Sea Surges From Massive Quake Kill Over 13,000 Across South Asia
Dec. 26, 2004
By Alan Sipress and Peter S. Goodman
The Washington Post
JAKARTA, Indonesia -- A gargantuan earthquake centered off the western end of the Indonesian archipelago unleashed a series of tsunamis Sunday that crashed into coastal towns, fishing villages and tourist resorts from Sri Lanka to India, Thailand and Malaysia, killing more than 13,000 people in at least nine countries and leaving thousands missing.
The 9.0 magnitude quake was the strongest in 40 years and the fourth- most-powerful since 1900, according to the U.S. Geological Survey.
The resulting convulsion in the vast Indian Ocean was felt as far away as East Africa, more than 3,000 miles from the epicenter, where fishermen were stranded and resorts were closed by the surging tides.
Walls of water as high as 30 feet littered the shorelines of southern Asian countries with death and debris. The toll was most devastating along the coasts of Indonesia, Sri Lanka and India, where hundreds of bodies washed back ashore and entire villages were demolished.
The initial quake struck the western end of Indonesia's Sumatra island at 6:58 a.m. local time, flattening buildings and sending a wall of water higher than the tops of coconut palms into the towns and villages in the province of Aceh, witnesses said. The epicenter was located 155 miles southeast of the provincial capital of Banda Aceh and 200 miles west of Medan, Sumatra.
Indonesian Health Ministry officials put the toll in Aceh and the neighboring province of North Sumatra at nearly 4,500 and predicted more victims would be discovered after rescue teams reached remote hamlets cut off by the disaster. In Indonesia, as elsewhere throughout the region, it was impossible to determine the exact toll, which will likely not be known for some time.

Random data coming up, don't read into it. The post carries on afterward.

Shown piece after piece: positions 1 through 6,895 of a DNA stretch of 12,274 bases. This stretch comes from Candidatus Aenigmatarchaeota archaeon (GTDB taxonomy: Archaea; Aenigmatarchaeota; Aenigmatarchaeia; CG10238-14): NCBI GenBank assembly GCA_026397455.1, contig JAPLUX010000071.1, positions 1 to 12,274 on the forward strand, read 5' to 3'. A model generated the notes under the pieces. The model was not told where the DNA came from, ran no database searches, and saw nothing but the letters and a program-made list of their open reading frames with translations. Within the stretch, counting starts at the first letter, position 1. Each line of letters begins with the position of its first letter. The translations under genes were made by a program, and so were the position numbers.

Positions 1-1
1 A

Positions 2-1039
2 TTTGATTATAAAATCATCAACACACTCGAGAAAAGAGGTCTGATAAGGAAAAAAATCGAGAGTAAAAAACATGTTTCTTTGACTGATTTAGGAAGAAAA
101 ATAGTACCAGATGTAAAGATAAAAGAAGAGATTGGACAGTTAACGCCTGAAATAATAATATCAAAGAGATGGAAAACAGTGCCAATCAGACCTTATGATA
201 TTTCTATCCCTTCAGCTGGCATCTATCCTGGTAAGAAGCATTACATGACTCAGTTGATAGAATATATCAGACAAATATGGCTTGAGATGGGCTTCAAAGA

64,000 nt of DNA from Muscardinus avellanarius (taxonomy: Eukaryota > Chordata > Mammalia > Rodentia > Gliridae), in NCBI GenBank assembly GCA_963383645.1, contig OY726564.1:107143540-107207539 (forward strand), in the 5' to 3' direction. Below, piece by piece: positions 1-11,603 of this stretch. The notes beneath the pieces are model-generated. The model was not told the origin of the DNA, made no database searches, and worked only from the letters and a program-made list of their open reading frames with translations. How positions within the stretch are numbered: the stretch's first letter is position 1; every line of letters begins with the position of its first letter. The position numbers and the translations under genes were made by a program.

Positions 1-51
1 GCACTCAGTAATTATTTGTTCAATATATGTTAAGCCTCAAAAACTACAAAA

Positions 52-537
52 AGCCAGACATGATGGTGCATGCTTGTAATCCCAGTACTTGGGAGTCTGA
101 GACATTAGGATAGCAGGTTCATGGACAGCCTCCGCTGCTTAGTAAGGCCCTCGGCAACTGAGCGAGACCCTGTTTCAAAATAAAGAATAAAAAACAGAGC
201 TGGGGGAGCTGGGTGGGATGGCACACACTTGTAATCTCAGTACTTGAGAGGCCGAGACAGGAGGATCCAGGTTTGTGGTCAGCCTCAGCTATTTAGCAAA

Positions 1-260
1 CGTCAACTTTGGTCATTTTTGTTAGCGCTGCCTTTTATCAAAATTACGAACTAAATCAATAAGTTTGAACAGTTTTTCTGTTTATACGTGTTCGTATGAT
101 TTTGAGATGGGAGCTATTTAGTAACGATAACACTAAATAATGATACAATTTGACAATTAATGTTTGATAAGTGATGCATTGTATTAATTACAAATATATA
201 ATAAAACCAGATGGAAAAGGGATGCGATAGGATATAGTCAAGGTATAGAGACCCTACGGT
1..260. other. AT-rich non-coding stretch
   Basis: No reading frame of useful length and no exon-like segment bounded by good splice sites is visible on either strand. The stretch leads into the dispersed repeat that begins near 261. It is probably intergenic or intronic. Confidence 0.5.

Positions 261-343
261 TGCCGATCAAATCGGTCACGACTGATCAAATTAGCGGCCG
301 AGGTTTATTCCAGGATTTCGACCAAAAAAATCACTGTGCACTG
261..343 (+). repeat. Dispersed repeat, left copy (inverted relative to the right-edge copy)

In Sri Lanka, about 1,000 miles west of the epicenter, a massive surf struck nearly the entire coast of the island nation. National police reported that at least 6,090 people were killed, many of them on the eastern shore near the port of Trincomalee, as well as in the south. About 170 children were feared lost in an orphanage, the Associated Press reported.
The death toll elsewhere was estimated at 3,000 in India, as many as 1,000 in Thailand, 48 in Malaysia, 10 in Burma, and 32 in the Maldives. In Somalia, on the eastern coast of Africa, at least nine people were reported killed by floodwaters, according to news services. At least two children were killed in Bangladesh.
At least three Americans were among the dead -- two in Sri Lanka and one in Thailand, according to Noel Clay, a State Department spokesman. He said a number of other Americans were injured, but he had no details.
In Aceh, the tsunami "destroyed buildings, homes, markets and streets in almost all coastal areas," said Mauludi, an Indonesian Red Cross worker north of the affected area. He recounted hearing what sounded like repeated explosions coming from the coast. When he left his home to investigate, he spotted a wave towering above the tree line about a mile inland. Military authorities said they expected to retrieve many more corpses from the trees, where they remained after the waters receded.